Americans return to the polls for yet another presidential primary election in what has proven the most chaotic Republican contest in recent memory, with front-runner Donald Trump now pushing rival John Kasich to leave the White House race saying the nomination is beyond his grasp.
Trump, who is badly trailing Texas Sen. Ted Cruz in the polls ahead of Tuesday’s primary in the Midwestern state of Wisconsin, argues that Kasich is unfairly siphoning off delegates who will select the party’s candidate for the November general election.
Trump holds a significant lead over Cruz in primaries and caucuses so far, but looks as though he will be unable to gain the 1,237 delegates needed to lock up the nomination ahead of this summer’s national convention in Cleveland.
Trying hard to right himself after a difficult week, Trump said it was unfair for Kasich, who has won only one primary in his home state of Ohio, to continue campaigning.
He suggested that Kasich, who has pledged to make it to the convention, follow the lead of former candidates Marco Rubio and Jeb Bush and quit. “If I didn’t have Kasich, I automatically win,” Trump said Sunday evening in Wisconsin.
Trump said Kasich could ask to be considered at the Republican convention even if he stopped competing in the remaining nominating contests. He said earlier Sunday that he had shared his concerns with Republican National Committee officials at a meeting in Washington last week.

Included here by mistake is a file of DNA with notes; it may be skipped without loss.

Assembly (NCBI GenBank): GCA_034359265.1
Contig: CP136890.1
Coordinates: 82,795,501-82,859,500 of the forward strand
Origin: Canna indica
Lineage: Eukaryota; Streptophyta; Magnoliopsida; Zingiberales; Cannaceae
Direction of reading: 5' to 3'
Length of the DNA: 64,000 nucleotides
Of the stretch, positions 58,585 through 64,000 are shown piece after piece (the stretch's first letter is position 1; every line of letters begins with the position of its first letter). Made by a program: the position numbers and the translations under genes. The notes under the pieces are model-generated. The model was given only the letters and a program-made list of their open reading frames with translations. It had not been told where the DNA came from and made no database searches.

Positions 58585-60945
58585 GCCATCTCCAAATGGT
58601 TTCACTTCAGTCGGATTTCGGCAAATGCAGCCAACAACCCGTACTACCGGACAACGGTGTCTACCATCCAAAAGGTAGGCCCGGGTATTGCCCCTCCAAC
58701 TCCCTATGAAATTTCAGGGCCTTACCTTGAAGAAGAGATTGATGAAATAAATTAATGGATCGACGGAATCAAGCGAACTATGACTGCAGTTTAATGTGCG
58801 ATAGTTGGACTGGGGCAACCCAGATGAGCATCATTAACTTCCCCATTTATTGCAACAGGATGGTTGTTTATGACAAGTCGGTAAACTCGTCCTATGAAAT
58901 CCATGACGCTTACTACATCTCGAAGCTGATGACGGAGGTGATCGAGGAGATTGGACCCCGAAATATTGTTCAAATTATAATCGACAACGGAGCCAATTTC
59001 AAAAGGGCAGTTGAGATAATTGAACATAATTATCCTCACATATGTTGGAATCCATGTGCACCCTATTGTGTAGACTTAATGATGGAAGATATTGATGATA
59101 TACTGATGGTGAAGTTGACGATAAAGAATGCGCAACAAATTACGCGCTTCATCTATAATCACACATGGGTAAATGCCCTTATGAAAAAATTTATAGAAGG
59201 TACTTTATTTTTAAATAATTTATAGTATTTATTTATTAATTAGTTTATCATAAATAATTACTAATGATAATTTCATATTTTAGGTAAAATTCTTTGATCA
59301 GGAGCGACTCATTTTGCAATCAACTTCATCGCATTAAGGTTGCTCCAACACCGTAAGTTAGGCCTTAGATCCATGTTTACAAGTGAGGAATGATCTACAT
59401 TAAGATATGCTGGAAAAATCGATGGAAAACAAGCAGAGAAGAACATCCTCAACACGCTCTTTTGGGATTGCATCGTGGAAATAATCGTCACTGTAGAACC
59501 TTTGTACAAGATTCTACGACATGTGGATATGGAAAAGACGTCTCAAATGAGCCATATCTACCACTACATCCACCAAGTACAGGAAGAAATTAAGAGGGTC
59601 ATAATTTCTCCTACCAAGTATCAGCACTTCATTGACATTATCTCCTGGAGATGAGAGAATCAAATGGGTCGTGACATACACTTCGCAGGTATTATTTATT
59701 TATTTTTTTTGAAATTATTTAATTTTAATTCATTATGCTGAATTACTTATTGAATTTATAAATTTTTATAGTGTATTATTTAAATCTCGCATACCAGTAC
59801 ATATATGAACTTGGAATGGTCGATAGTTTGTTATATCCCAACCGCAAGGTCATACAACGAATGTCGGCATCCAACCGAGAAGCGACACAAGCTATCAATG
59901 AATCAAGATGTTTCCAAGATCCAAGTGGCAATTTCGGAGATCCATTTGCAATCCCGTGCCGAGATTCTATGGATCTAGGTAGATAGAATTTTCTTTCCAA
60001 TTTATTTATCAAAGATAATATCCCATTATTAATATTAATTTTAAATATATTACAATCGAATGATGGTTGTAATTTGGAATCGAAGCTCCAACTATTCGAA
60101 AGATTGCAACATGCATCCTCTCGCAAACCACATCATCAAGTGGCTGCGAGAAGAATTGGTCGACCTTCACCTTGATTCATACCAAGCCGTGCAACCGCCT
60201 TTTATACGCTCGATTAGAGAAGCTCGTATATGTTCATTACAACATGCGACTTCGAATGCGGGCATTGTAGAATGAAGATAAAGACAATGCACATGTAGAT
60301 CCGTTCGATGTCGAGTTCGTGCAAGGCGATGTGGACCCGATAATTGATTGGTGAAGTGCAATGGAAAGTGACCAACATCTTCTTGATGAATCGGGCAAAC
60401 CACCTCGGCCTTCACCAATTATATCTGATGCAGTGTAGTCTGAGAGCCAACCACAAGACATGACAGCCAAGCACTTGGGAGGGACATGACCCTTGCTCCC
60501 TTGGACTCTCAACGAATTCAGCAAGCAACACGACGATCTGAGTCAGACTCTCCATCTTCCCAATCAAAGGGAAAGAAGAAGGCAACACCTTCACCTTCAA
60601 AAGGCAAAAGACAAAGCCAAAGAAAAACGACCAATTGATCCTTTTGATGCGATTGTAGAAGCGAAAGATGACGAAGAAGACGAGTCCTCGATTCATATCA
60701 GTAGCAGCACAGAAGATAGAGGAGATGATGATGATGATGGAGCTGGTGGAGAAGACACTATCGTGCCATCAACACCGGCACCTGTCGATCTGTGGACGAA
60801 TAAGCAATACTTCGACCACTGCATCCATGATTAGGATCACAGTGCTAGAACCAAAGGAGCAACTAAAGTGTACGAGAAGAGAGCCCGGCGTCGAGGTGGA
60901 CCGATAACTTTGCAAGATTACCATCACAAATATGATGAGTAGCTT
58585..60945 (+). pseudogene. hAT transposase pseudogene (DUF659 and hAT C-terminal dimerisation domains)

Kasich’s campaign countered that neither Trump nor Cruz would have enough delegates to win the nomination outright. Trump faces major opposition in the mainstream of the party where he is seen as running an outlandish campaign that will make him unelectable in November.
“Since he thinks it’s such a good idea, we look forward to Trump dropping out before the convention,” said Kasich spokesman Chris Schrimpf.
Across the political aisle, Democrat Hillary Clinton told NBC’s “Meet the Press” that the FBI had yet to request an interview regarding the private email server she used as secretary of state.
Clinton and her Democratic opponent, Vermont Sen. Bernie Sanders, announced they’d agreed to debate in New York before the important April 19 primary, though their campaigns continued debating over when to schedule the face-off.
Sanders, meanwhile, fired up a crowd in Wausau, Wisconsin, hoping to continue a string of recent campaign victories even as Clinton maintains a sizable delegate lead.